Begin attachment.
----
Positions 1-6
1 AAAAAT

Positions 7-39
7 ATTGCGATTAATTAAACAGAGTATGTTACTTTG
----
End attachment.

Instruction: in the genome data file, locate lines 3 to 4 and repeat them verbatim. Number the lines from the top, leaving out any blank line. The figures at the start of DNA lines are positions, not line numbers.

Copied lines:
Positions 7-39
7 ATTGCGATTAATTAAACAGAGTATGTTACTTTG